John F. Keilch Interview
December 10, 2000

Q: John, could you remind us what the trek from Aztlán is about?

A: Well, the Aztecs lived [in] this lake environment for a thousand years, according to some of the stories. And at some point in time, they left Aztlán, their environment where they had been for some time, and they went on a migration, which took ten generations before it was finally concluded. People have different estimates of when [that migration began], but the one I tend to believe is around the year one thousand sixty-four A.D. our current Western calendar time. And they went south to the central highlands of Mexico, eventually, and founded the city Tenochtitlán, which is now called Mexico City. Once they built it, it was the largest city in the Americans, and now I think again it is the largest city in the Americas. So this was quite a migration. It was an Odyssey that lasted ten generations.

Q: Is it possible that the Salton Sea could have been the original site of Aztlán?

A: The Salton Sea is the beginning of where you would want to try to locate Aztlán. It’s ironic because the site of Aztlán has never been located [in the] five hundred years after the conquistadors came to this continent. There’s been a variety of theories about where Aztlán was located. For many years, historians, Mexican writers, both of Spanish background and of native background, believed that Aztlán was in El Norte, or the American Southwest. The north of Mexico or the Southwest of the United States now. Ironically, in the last century, scholars have sort of wandered off of that. Mexican historians now tend to think that Aztlán was located on the west coast of Mexico, closer to Mexico City. And American historians have sort of thrown up their arms and said Aztlán is just a myth. But actually, I think there is good reason to believe that Aztlán existed, and probably the early historians were right in locating it in the southwest areas. Some of them said it was at the confluence between the Colorado and the Gila. They said it was above the gulf of California.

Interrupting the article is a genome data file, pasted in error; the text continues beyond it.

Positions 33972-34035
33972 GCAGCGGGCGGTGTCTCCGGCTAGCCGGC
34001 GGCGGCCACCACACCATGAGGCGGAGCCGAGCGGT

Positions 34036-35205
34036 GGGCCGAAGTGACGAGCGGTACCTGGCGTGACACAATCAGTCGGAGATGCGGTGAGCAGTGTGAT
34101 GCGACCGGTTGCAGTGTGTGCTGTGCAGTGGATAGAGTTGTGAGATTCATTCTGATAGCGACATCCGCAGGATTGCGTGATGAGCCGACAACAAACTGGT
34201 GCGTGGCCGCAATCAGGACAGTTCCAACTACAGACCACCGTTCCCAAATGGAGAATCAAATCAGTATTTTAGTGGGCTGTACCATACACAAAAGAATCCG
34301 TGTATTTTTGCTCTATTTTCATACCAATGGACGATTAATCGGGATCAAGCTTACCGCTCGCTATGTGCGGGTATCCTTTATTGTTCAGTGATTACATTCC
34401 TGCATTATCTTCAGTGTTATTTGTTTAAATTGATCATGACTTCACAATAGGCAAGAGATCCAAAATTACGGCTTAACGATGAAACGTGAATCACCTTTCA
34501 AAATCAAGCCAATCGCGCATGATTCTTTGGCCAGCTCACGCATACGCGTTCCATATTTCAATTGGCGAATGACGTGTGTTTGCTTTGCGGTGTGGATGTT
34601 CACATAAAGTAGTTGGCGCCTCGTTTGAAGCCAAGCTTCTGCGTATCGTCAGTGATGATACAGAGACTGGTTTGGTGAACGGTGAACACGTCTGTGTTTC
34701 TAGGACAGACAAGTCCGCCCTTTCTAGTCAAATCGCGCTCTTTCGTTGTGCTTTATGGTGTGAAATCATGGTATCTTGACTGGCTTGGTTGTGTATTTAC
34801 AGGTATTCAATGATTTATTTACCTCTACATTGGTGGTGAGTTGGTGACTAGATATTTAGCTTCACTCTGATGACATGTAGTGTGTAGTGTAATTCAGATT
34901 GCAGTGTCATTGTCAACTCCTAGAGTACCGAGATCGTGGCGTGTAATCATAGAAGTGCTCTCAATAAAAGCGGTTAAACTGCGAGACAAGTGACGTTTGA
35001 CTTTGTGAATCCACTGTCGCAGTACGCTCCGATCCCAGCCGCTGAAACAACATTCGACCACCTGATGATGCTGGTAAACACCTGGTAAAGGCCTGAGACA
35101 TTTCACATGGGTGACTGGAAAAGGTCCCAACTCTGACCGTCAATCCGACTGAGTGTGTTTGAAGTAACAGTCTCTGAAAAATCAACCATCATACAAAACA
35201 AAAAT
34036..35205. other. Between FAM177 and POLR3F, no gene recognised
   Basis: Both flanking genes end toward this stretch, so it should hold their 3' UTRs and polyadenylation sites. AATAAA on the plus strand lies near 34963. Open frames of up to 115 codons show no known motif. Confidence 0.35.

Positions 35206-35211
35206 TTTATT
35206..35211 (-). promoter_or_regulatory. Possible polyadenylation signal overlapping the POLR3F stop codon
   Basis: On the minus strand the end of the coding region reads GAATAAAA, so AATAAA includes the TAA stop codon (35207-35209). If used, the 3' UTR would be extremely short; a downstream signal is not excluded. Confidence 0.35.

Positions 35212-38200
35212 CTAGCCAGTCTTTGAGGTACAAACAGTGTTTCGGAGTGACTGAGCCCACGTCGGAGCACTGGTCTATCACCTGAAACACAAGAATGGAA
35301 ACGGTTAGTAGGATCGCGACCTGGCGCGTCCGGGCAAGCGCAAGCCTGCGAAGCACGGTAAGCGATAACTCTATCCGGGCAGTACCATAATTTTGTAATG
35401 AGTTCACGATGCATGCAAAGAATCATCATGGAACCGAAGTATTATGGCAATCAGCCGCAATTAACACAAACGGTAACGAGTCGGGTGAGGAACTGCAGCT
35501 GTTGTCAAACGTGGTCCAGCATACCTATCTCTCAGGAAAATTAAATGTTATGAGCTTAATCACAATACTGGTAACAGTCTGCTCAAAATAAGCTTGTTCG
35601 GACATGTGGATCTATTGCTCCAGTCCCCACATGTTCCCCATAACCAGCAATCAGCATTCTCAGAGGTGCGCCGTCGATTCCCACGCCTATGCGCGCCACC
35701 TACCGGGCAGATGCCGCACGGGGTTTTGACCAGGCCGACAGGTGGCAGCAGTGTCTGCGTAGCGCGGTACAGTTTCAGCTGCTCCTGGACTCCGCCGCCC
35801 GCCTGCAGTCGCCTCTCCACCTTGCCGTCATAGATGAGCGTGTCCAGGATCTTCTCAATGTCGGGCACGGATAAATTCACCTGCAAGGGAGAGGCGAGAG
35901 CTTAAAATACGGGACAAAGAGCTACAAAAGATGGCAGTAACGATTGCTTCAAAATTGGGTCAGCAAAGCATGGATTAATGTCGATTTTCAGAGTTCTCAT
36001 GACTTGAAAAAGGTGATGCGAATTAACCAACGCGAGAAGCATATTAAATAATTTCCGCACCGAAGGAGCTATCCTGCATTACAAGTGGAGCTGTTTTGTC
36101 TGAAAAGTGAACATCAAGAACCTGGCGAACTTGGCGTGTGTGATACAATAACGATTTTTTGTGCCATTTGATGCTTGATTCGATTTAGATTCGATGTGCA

So, the Salton Sea is the beginning of this great Colorado region that goes from the Rocky Mountains, all the way down to Puerto Vallarta, and west almost to the coast of California. This whole area that’s watered by the Colorado River and its tributaries. It’s a huge region. It’s most of what we consider the West, if we’re coming from the east to west point of view. And the Salton Sea is the beginning of that region. The Salton Sea, now, is the biggest lake in California, but it’s really tiny compared to what it used to be. When it used to be what we call Lake Cahuilla, it was watered by the Colorado River, and it covered the entire Coachella Valley, the Imperial Valley, the Mexicali Valley. So it was a lake about five times as large as the Salton Sea now. It was larger than the Great Salt Lake. It was larger than the San Francisco Bay. It was the largest lake in the West. It was the largest lake west of Chicago, west of the Great Lakes. It was a huge fresh water lake at the end of the Colorado river. It started in the Rockies, wound its way, dug the Grand Canyon and other canyons of the Colorado system. And sometimes the Colorado would empty into the Gulf of California and become part of the gulf and the ocean. Other times it would empty into California, into this great area we now call the Imperial Valley, Coachella Valley. Mexicali, the city now, was underwater for much of the last two thousand years, because it was covered by the lake.